If anybody's out there, oh, dear reader, please tell me what you think.
Monday, November 27, 2006
I'm working on a new book on book clubs, the premise of which is that book clubs might provide a context for students to do 2 things:
1) explore challenging topics and/or controversial issues in difficult texts
2) learn how to talk about the above in productive ways
Well, today, as I watched Rebecca's students in their book clubs, I felt like my whole book might be in jeopardy because neither of the above things seemed to be happening. And I thus faced a terrifying prospect: What if this whole book concept that I've already devoted considerable time and energy to is a big mistake? What if I don't learn anything at all?
Fortunately, my teacher researcher voice is telling me to back off a little from my grand expectations and see what I actually have to learn. In fact, if all your initial predictions prove true, do you really learn anything in the end?
So at the moment, I think Rebecca and I may be learning that we need to prepare kids more if we want to help kids accomplish these objectives. Because let's face it, they probably haven't been cued to do so already in schools. What have kids been cued to do? Well, it's hard to know for sure without direct interviews, but it's likely that they've been taught to read for structural features like similes, metaphors, plot development, theme, and so on. For instance, if they read Romeo and Juliet last year, maybe they did so with a focus on decoding the language, comprehending the plot, and defining tragedy rather than understanding sexual puns, thinking about class and gender expectations, or exploring the phenomenon of adolescent suicide. Like I said, it's hard to know for sure without talking to them personally, so I'll probably need to do that at some point--maybe in a group interview at the end of the book club sequence where I'd ask them to comment on how this approach compares to prior classroom experiences they've had with literary texts.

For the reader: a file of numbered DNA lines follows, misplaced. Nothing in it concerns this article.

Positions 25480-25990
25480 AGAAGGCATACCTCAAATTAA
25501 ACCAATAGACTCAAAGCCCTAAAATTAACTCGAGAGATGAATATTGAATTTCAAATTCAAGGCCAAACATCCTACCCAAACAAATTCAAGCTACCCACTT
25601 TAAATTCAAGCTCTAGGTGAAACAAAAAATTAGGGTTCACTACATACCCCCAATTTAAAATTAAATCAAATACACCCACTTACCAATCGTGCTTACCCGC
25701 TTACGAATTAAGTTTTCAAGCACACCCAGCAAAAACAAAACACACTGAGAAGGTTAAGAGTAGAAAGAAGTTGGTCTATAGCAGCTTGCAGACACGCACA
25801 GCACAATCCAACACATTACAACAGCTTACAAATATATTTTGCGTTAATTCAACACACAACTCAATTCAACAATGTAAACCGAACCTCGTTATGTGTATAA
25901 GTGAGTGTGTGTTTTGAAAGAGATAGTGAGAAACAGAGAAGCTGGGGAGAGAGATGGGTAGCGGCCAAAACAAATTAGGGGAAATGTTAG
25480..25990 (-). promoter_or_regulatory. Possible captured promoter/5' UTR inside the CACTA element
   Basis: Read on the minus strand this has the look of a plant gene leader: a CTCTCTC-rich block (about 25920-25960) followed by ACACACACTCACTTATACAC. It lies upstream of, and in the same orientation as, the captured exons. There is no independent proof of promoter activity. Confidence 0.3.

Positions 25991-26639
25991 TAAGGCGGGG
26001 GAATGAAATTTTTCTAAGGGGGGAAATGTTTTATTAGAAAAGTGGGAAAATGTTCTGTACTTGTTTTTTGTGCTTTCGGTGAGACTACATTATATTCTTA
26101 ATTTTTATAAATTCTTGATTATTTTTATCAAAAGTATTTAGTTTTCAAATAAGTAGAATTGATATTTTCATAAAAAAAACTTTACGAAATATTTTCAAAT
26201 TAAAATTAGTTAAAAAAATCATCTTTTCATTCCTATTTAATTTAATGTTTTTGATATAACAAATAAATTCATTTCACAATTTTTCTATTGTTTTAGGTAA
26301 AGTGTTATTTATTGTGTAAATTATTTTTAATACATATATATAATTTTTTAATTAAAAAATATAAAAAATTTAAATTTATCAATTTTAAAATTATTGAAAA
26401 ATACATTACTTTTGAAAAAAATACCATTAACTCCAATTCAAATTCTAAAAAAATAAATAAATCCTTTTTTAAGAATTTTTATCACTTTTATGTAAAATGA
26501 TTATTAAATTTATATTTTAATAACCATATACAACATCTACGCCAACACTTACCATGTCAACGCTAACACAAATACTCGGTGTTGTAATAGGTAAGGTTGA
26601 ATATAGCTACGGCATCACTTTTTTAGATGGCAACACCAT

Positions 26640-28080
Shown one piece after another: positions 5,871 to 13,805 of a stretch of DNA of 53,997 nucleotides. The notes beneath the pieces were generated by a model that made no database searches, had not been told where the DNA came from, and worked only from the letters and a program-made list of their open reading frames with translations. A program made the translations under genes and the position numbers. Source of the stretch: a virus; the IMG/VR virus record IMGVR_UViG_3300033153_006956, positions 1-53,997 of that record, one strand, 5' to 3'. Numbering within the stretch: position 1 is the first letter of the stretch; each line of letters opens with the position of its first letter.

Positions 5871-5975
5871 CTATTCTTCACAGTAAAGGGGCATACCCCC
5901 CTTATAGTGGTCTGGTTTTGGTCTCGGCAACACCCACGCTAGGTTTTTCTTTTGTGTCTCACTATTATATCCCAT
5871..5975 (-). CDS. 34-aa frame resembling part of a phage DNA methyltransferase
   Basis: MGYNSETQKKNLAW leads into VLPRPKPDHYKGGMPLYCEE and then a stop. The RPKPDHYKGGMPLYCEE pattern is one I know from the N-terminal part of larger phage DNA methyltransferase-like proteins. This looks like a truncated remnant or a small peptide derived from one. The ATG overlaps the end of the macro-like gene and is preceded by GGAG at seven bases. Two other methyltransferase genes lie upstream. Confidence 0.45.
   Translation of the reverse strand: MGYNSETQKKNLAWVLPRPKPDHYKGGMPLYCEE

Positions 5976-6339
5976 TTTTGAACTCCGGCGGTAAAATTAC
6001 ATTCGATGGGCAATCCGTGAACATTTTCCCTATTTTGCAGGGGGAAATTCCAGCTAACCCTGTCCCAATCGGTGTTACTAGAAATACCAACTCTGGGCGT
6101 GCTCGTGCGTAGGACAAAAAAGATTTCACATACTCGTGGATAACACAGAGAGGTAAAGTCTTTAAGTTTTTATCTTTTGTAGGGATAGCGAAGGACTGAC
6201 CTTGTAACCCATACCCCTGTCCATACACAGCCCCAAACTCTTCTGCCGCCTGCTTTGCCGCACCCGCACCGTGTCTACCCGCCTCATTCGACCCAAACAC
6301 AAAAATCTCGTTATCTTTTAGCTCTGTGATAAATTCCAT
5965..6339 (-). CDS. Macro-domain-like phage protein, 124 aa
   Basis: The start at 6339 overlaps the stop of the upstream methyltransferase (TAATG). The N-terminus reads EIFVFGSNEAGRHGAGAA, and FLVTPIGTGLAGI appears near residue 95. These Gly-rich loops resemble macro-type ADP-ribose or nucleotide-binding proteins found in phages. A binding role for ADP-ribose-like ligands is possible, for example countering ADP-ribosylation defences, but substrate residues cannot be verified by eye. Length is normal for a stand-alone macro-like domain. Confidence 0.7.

But my hunch is that we can't expect that kids will suddenly be able to talk about difficult issues like racial conflict in Cry, the Beloved Country or the existence of God in The Life of Pi or sexual identity in Postcards from No Man's Land simply because we've bought some really cool books and asked them to use sticky notes to respond to them.
Of course, we've done more than that, too, but the students appear to be either unaware of or unable to address the issues I'd predicted they'd discuss in their book clubs, even when the issues are central to the texts and we'd indirectly prompted them to do so with the response tools we've provided. As a result, I'm asking new questions. Here are a few from today's fieldnotes:
- In their independent responses to texts, do kids know how to acknowledge and respond to difficult issues and conflicts?
- Do they know how to have discussions on such topics in schools? Or do they need more explicit models for doing so? If the latter is the case, how do we reconcile the notion of models with the benefits of the free-flowing nature of book club conversation?
At the very least, Rebecca and I are already thinking carefully about what we want to do next semester with book clubs in another class. At the moment, I think we need to be more explicit about why we've chosen this particular set of texts and about the teacher research questions we're attempting to answer by observing their book club interactions. We also need to more deliberately scaffold the processes of identifying difficult issues in texts and dealing with them productively in the public setting of book clubs.
So maybe the book concept isn't a big mistake after all. At least I'm learning something....
Friday, November 17, 2006
Those of at CSUWP are once again prepared to take over the world. It's amazing how inspired I've managed to get in a little over 48 hours, even in my post-sinus infection haze. The magic of hundreds of fired-up writing teachers under the same roof never fails to take me by surprise. At my very first session, the NWP presenter said, "We are the answer." And as bold as that may sound, you just gotta believe it.
Halfway through our trip, here's what we've already done:
1. Written a plan for an Advanced Institute that will integrate teacher research and technology and will be open to any CSUWP teacher THIS SUMMER (if you're interested, you need to ask me about this), identified a potential grant to fund it, and begun to think about staffing
2. Started thinking seriously about a one-day administrator's conference